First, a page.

It is not uncommon for many schools to proudly promote on their website or literature about raising the aspirations of their pupils – I do it. And many schools are successful at it. Why would we not want to show pupils the potential good qualifications can provide for them in the future? It sounds like the right thing to do. It would be strange, if not scandalous, to say otherwise. Could you imagine the community uproar if your local school’s motto was: “The future is not here yet, so why learn?” I would probably be first to complain.
Yet, raising aspirations is a form of manipulation. It is a promise to aspire to something more than you or others believe is capable – not a bad thing but what is the buy in? A promise? A shortcut? A five step strategy for success?
In schooling that message is more than likely “getting the best possible grades to achieve your dreams” and WE are going to literally throw everything at you so that it can happen. In short, we are going to hold your hand to make sure it does happen. Sound familiar? This is honourable but the strategy usually includes a series of discount options for pupils to achieve it. These educational discounts may promise intervention classes, Saturday schools, rewards or booster courses. Moreover, it can turn into a rush of short term promises to fulfil the pupils’ aspiration.
Or in short we are yelling out “Hey, don’t worry about the everyday learning, we can provide you with an alternative – regardless.” What about Saturday school or a discount to prom to help motivate you?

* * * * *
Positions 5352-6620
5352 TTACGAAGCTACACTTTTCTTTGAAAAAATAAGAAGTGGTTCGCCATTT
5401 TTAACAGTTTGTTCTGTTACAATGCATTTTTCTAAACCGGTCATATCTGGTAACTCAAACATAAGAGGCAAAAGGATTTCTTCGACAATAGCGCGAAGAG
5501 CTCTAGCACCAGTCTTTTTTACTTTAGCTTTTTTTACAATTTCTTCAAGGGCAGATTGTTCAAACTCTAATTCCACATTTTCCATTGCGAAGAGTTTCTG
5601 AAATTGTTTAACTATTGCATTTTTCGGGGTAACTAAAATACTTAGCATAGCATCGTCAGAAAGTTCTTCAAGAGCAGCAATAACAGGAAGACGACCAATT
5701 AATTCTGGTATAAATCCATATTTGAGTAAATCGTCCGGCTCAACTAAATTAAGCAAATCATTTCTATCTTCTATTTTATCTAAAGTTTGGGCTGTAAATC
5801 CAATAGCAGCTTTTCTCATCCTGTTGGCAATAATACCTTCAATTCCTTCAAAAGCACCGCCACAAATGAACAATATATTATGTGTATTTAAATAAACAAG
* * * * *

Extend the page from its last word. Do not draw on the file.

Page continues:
In these cases, learning becomes a transactional process. You do this, you will get this and you will achieve this. And it may possibly work; if not then schools all around the country would no longer being do it – but the focus is too short term to actually uphold aspirations.
Two issues arise when raising aspirations becomes more focused on the short term:
First, pupils may become dependent on school offers of endless support, believing that exam grades can be solved by a quick fix programme. Raising fundatmental questions considering the true point of the everyday grind of learning? It becomes clear to the pupil that the everyday learning experience is easy and if you miss something the teacher will fill it, whereas in reality this is far from the truth.
The second is the impact on the school. The catalogue of discounted aspirational promotions may on the surface appear to be a highly successful strategy but underneath the surface teachers and school leaders are furiously kicking harder than ever to reinvent and make the offer even more appealing. They constantly have to up their offer to engage their customers – pupils and possbile school leaders.
Short-termism upon short-termism does not create a long term strategy. It simply means it’s a one year strategy continuously repeated. There may be little surprise for the ever increasing workload in schools. Every year the pressure on teachers and leaders is to apply the next best thing to get the best grades out of pupils which does not always inspire or intrinsically motivate.